Yet if the conversations I had were any indication, Washingtonians are receptive. They have an example to their north, in British Columbia, of a successful and popular carbon tax, so oil industry scare tactics may prove less effective with voters. In polls, support varies between 30% and 60%, depending on how the issue is framed. Victory will be determined by whether enough voters can be educated about the proposal. By talking to voters and collecting signatures one at a time, Carbon Washington is getting a head start.

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Here’s What’s New in CTC’s Carbon Tax Spreadsheet Model

June 27, 2015 by Charles Komanoff Comments (0)

We’ve just posted an update to our spreadsheet model — our powerful but easy-to-use tool for predicting future emissions and revenues from possible U.S. carbon taxes. We say taxes, plural, because the model accepts any carbon tax trajectory you feed it and spits out estimated nationwide emission reductions and revenue generation, year by year. Here’s a rundown of what’s new in the update.

1. A year of new data: The most obvious change is the addition of 2014 baseline data on energy use, CO2 emissions and emission intensity for each of the model’s seven sectors.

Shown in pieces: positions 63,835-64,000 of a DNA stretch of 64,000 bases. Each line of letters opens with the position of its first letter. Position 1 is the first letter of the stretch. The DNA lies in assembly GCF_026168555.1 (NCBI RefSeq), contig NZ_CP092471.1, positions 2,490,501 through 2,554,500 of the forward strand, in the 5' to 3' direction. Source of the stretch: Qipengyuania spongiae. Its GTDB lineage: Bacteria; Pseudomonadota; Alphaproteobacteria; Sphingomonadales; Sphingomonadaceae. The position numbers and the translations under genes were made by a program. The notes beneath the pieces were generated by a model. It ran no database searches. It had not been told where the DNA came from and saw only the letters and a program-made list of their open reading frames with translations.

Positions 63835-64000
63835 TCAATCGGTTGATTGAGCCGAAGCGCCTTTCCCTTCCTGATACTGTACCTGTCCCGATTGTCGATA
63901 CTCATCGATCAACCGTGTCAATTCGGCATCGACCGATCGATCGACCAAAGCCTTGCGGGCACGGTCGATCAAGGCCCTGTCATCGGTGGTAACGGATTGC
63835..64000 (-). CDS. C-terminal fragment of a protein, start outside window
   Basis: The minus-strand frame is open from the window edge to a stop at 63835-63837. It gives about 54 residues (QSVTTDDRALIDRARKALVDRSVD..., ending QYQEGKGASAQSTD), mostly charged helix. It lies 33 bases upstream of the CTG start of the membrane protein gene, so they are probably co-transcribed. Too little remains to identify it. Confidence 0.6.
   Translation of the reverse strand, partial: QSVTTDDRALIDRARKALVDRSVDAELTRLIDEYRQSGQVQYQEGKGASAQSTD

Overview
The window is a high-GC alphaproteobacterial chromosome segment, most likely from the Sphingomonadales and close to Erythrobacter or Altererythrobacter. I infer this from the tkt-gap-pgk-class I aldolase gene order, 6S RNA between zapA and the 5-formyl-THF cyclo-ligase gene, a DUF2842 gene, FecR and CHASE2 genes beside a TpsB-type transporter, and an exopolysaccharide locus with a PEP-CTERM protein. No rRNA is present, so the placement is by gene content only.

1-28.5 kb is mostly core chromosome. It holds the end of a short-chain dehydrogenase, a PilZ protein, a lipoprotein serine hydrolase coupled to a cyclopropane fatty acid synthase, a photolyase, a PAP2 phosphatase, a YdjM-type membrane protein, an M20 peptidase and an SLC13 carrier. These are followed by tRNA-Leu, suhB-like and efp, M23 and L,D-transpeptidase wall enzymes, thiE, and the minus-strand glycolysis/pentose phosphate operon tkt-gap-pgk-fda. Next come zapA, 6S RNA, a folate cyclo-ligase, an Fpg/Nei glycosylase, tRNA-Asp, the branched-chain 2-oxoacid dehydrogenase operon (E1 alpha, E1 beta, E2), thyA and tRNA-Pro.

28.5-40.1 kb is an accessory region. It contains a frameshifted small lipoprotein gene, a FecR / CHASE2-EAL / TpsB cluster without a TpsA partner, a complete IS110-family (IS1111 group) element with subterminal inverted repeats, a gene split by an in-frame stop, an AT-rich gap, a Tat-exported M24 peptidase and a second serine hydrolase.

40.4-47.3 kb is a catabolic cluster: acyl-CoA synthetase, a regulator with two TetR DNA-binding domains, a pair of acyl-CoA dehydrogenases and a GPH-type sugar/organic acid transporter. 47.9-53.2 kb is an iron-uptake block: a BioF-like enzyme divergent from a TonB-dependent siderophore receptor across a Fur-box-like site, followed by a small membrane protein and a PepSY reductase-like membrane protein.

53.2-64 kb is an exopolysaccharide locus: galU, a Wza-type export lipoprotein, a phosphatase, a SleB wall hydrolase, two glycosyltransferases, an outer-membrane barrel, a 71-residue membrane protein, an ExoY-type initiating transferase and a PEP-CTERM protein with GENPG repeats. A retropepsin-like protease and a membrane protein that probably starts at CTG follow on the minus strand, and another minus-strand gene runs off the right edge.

Our spreadsheet model lets you compare different carbon tax trajectories.

Our spreadsheet model lets you compare different carbon tax trajectories.

2. Smoothing the carbon tax impact: A new feature lets users smooth the impact of the tax to reflect real-world lags in households’ and businesses’ adaptation to more-expensive fossil fuels. (You get to set the adaptation “ceiling” rate; any excess gets carried over to future years.) This feature is helpful for trajectories like the Whitehouse-Schatz bill, whose rate starts with a bang at $45 per ton of carbon dioxide but then rises only slowly. Under our default setting, the reductions from the $45/ton initial charge are spread over four years rather than, unrealistically, assigned to the first year.

3. Future baseline is calibrated to official forecast: We tweaked a few model parameters to make our 2040 emissions forecast without a carbon tax match the analogous forecast in the Energy Information Administration’s “Annual Energy Outlook.” This allows for apples-to-apples comparisons with other models that are explicitly calibrated to the EIA/AEO forecast.

Read more…